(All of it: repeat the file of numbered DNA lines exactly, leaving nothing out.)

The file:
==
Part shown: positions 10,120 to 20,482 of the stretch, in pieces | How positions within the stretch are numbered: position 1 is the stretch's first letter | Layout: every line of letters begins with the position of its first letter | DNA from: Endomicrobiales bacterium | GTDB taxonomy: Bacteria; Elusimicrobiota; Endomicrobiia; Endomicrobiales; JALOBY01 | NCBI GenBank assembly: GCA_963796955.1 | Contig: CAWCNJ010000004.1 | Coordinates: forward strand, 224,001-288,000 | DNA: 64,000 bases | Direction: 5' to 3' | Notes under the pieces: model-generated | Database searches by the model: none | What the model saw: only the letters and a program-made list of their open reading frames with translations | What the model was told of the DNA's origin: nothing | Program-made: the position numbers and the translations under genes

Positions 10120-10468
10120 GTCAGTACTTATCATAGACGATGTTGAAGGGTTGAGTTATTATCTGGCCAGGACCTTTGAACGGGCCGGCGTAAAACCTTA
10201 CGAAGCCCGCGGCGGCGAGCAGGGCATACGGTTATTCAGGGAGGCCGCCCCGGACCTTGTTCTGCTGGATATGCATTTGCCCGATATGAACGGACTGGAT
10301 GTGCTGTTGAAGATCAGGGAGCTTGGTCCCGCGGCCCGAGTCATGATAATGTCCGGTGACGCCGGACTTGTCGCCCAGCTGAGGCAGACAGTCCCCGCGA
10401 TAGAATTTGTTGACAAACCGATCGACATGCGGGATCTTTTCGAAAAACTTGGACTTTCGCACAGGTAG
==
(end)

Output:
Part shown: positions 10,120 to 20,482 of the stretch, in pieces | How positions within the stretch are numbered: position 1 is the stretch's first letter | Layout: every line of letters begins with the position of its first letter | DNA from: Endomicrobiales bacterium | GTDB taxonomy: Bacteria; Elusimicrobiota; Endomicrobiia; Endomicrobiales; JALOBY01 | NCBI GenBank assembly: GCA_963796955.1 | Contig: CAWCNJ010000004.1 | Coordinates: forward strand, 224,001-288,000 | DNA: 64,000 bases | Direction: 5' to 3' | Notes under the pieces: model-generated | Database searches by the model: none | What the model saw: only the letters and a program-made list of their open reading frames with translations | What the model was told of the DNA's origin: nothing | Program-made: the position numbers and the translations under genes

Positions 10120-10468
10120 GTCAGTACTTATCATAGACGATGTTGAAGGGTTGAGTTATTATCTGGCCAGGACCTTTGAACGGGCCGGCGTAAAACCTTA
10201 CGAAGCCCGCGGCGGCGAGCAGGGCATACGGTTATTCAGGGAGGCCGCCCCGGACCTTGTTCTGCTGGATATGCATTTGCCCGATATGAACGGACTGGAT
10301 GTGCTGTTGAAGATCAGGGAGCTTGGTCCCGCGGCCCGAGTCATGATAATGTCCGGTGACGCCGGACTTGTCGCCCAGCTGAGGCAGACAGTCCCCGCGA
10401 TAGAATTTGTTGACAAACCGATCGACATGCGGGATCTTTTCGAAAAACTTGGACTTTCGCACAGGTAG